Challenged by Radio 4 host Nick Robinson if he could name the achievements of the Truss administration, Sir Jacob struggled to name any. “Liz Truss took on the most senior political job in the country, of being the prime minister, which is a role that comes with enormous responsibilities,” he said without much enthusiasm.

Former PM Liz Truss was accused of ‘shameless’ cronyism (PA Wire)

Mr Rees-Mogg also told Sky News: “Honours have long oiled our political system and cost nothing, so it is hard to see what the harm is except it upsets the po-faced puritans.”

Her resignation honours list was branded a “slap in the face” by Labour, while the Libs Dems described it “shameless” and campaigners called for reform of the “rotten” peerage system.

The Electoral Reform Society said it was an “insult” to see Ms Truss putting friends and backers in the Lords – arguing that it showed exactly why the “rotten and out of control the current peerages system” must be reformed.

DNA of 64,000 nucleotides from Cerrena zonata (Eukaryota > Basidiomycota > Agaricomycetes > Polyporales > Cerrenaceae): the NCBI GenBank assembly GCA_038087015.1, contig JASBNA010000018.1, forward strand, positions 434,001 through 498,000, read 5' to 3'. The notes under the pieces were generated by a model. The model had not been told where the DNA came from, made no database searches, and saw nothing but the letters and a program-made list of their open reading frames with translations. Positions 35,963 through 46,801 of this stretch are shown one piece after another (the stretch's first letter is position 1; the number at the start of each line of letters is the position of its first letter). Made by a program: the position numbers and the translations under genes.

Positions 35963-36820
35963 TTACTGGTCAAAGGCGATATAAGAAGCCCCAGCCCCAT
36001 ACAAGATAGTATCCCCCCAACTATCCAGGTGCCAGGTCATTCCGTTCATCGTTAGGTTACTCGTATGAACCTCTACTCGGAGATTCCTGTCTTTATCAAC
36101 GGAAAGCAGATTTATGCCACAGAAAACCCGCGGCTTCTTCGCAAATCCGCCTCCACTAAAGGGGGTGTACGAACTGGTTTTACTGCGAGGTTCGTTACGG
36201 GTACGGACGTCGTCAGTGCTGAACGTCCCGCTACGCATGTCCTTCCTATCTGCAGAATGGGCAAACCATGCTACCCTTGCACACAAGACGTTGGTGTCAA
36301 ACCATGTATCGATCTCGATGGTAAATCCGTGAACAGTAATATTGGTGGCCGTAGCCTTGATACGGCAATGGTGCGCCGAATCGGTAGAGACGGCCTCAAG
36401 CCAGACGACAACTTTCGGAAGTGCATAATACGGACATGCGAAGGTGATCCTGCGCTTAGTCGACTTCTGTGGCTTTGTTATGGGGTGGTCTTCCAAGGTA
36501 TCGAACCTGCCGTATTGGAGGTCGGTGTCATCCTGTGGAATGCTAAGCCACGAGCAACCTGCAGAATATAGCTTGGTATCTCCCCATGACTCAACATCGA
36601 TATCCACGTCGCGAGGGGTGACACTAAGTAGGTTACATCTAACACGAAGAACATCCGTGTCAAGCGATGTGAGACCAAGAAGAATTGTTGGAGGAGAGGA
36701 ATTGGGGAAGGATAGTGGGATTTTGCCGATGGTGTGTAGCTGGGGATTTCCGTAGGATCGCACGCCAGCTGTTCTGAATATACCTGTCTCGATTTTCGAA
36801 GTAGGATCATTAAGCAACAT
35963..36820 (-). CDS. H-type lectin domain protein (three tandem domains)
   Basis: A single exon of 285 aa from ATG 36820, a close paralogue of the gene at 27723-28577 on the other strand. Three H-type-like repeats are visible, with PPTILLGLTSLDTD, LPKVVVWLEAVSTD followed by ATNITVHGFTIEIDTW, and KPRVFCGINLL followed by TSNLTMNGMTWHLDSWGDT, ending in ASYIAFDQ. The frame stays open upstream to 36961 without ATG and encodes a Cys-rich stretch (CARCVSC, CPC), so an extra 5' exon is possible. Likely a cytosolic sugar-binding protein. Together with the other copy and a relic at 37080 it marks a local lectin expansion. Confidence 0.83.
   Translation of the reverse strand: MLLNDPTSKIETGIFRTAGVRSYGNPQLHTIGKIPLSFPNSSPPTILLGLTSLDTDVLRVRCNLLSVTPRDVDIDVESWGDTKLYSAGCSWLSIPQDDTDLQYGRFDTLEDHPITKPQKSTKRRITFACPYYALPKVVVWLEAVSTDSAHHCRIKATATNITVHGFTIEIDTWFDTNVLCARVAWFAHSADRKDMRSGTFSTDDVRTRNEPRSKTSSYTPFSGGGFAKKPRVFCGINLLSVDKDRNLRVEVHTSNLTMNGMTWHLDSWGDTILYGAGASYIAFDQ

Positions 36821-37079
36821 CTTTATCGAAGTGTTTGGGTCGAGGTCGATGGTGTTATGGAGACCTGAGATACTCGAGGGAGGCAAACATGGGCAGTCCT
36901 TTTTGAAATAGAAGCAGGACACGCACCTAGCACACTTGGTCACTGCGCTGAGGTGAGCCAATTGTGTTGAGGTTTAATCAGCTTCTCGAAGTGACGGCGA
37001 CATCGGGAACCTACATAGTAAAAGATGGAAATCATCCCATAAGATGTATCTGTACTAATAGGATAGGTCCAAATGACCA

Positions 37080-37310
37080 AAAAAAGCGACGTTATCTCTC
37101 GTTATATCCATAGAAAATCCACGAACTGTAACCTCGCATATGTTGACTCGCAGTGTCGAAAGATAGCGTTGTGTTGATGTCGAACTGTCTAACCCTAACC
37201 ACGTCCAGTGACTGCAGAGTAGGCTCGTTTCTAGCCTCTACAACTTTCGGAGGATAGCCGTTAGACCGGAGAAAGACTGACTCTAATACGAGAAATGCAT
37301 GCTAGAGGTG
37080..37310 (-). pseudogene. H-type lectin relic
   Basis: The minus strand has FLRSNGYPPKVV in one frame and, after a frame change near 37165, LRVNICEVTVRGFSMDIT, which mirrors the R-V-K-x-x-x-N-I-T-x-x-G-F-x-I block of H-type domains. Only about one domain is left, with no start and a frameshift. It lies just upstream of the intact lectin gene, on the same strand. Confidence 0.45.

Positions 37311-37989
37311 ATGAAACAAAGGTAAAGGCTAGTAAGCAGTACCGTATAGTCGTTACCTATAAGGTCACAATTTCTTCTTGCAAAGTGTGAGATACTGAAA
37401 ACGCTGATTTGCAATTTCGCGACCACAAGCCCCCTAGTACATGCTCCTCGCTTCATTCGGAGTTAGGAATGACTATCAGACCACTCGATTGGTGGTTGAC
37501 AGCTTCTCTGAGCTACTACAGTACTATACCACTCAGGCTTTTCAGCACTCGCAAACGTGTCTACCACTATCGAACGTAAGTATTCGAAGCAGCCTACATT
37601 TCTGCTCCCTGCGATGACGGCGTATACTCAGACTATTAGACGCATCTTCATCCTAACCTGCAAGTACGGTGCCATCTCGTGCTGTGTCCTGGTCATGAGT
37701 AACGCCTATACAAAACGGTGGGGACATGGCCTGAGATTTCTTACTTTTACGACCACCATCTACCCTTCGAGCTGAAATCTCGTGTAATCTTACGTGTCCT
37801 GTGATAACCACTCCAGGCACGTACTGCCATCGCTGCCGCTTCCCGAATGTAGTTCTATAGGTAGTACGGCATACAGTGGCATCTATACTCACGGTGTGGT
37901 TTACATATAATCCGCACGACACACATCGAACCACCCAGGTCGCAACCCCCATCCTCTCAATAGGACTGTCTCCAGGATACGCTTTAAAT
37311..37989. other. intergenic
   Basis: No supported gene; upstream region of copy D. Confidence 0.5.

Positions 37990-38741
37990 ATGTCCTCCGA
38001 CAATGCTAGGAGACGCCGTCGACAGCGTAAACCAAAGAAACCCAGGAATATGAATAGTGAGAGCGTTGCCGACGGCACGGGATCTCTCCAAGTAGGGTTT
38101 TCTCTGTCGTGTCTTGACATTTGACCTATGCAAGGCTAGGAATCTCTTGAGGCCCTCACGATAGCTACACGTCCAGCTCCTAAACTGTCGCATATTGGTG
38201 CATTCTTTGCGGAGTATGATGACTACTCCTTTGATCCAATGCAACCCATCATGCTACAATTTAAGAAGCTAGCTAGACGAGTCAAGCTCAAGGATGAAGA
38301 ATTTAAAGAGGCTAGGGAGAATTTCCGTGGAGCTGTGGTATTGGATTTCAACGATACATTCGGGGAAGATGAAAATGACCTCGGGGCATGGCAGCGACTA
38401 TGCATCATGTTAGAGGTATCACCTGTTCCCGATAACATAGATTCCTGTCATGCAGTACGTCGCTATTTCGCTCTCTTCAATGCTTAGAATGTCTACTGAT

Dr Jess Garland, the society’s director of research and policy, told Sky News the resignation honours were a “convention that has really got out of control”.

The Institute for Government’s director Hannah White told the BBC that resignation honours had brought the whole system into disrepute and should be ditched.

Labour’s Jonathan Ashworth told BBC Breakfast: “Liz Truss was prime minister for 40 odd days. She and her colleagues pushed the economy off a cliff ... so these are rewards for failure.”

But Mr Rees-Mogg insisted that the system was fair – and warned that stopping political parties’ backers from entering the Lords would see donations dry up.